In a room of questionable hygiene;  in the dark of a fairy dell; in the tinkling omnipresence of ice cream and the alluring uncovered well...

This performance is a place where children’s lives are unbounded by constant adult surveillance and all dominant generational power relations are destroyed. Do you dare to join us in our new world order?

In the Interest of… is a deranged disco, showboating the consequences of society’s reluctance to let their children take risks. Featuring some very special dancers and some very loud music, be prepared to come on in and raise merry hell. Are we living the dream or embodying the nightmare?


World Premiere: 24/25 May 2019, Tramway, Glasgow as part of Take Me Somewhere 2019.

★★★★★ REVIEW:

Don’t look now; but out on the more adventurous edges of theatre-making, the idea of theatre performed by professional actors for a paying public is approaching meltdown, and not only because of the pressures of austerity. Artists are also increasingly raising questions about who has the right to tell other people’s stories; and now, as part of the Take Me Somewhere festival, the Tramway hosts a spectacularly brilliant new young people’s show by Glasgow company 21 Common, co-directed by Lucy Gaizely and Gary Gardiner, and inspired by their furious reaction to a health and safety sign in the Tramway itself, asking patrons to “kindly supervise their children at all times”.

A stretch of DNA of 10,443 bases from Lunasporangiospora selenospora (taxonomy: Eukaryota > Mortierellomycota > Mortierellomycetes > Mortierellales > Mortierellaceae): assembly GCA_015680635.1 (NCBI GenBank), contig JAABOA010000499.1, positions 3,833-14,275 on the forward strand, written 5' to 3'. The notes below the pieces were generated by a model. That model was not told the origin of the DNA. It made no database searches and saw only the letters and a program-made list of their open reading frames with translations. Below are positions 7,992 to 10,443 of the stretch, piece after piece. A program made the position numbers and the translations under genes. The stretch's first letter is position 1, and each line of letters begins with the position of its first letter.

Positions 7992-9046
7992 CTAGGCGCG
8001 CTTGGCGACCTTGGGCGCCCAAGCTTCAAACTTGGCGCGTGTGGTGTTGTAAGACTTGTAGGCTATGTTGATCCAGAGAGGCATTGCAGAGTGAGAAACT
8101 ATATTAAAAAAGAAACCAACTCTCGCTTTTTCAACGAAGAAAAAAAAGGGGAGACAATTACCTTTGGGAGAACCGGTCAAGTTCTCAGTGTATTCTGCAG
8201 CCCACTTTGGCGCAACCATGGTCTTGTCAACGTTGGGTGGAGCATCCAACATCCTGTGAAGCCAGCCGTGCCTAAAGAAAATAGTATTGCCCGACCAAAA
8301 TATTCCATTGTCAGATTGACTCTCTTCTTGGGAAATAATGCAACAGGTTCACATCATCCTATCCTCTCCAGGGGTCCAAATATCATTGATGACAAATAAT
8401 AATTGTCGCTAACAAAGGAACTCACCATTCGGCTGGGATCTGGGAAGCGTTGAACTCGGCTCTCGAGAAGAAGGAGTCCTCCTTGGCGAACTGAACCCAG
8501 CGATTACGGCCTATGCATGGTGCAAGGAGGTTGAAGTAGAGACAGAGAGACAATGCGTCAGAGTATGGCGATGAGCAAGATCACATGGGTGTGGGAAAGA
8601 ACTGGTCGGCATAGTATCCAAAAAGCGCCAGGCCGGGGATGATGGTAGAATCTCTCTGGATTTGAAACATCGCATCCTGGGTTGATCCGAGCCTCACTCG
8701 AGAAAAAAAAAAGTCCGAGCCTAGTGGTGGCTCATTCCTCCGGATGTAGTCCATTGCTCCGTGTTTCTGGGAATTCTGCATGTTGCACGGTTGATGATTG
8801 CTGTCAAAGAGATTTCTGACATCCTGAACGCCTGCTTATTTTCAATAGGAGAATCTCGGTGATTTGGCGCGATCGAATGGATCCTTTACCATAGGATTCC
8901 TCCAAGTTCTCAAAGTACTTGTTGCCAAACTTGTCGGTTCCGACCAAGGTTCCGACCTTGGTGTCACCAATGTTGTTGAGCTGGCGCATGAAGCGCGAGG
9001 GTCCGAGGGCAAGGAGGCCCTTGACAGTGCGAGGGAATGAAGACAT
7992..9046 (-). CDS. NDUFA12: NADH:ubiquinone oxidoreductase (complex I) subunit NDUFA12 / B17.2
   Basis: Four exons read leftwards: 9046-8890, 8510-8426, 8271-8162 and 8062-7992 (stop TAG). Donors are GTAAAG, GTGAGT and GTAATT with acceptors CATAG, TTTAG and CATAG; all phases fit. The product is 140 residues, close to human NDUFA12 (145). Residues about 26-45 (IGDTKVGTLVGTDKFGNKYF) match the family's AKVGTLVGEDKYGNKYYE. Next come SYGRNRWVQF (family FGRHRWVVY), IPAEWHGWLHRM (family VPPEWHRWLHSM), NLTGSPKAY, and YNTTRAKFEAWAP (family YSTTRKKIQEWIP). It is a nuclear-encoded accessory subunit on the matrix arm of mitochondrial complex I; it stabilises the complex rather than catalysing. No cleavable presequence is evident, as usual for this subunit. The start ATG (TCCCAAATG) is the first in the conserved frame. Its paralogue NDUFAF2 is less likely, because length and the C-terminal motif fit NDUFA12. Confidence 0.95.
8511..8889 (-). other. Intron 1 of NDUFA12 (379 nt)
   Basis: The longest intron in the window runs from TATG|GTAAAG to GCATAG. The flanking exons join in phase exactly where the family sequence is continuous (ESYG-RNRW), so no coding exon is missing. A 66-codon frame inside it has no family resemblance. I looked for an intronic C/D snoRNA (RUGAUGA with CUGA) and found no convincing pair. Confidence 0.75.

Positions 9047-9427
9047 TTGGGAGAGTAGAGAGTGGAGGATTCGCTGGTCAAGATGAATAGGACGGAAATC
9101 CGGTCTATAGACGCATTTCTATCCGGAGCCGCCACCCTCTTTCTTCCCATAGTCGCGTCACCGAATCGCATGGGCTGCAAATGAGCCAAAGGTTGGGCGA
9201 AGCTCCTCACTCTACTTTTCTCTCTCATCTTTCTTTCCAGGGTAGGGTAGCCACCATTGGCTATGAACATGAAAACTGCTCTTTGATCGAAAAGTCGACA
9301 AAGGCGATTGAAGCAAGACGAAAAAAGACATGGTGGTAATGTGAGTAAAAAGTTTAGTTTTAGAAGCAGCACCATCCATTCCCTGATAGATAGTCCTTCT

In The Interests Of Health And Safety Can Patrons Kindly Supervise Their Children At All Times (*****) is an unforgettable one-hour explosion of theatre, in which a team of ten children aged 9-12 – dressed at first in striking red boiler-suits, and by the end in simple black leotards – use every ounce of their own unstoppable energy, wit and presence to stage what is almost an Extinction Rebellion-type protest against an over-controlling society. Supervised by three fraught male parent-figures, they mime furiously to loud and naughty French torch-songs, perform dangerous-looking leaps involving a high platform and a pile of mattresses, mimic adult smoking, drinking and flirting behaviour with uncanny accuracy, and generally have the best time imaginable; while also delivering a beautifully disciplined and good-looking show, perhaps just brilliant and unsettling enough to begin to change a nervy and – for children – oppressively cautious world.


What do you hope that the audience will experience?

‘Necessary discomfort coupled with sheer exhilaration! This is a show for adults and some of them might find it challenging, there is very loud music and a high level of uncontrolled exuberance.

In the 80’s it was normal for kids to be out all day long with absolutely no supervision. We skint our knees, got up to nonsense, secretly glugged our Dad’s beer and climbed just about anything we could find! Sometimes things went our way, sometimes we failed. The modern idea of ‘snowplough’ parenting, where adults remove all obstacles from their child’s path to ensure constant success was not something we experienced as youngsters. Indeed, the parental phrase of ‘Get out of my sight’ was commonplace. We hope this work will make the audience think about that and see with clarity how we as adults are potentially damaging kids’ future responses to reality.’


REHEARSAL PICTURES (photos by Niall Walker)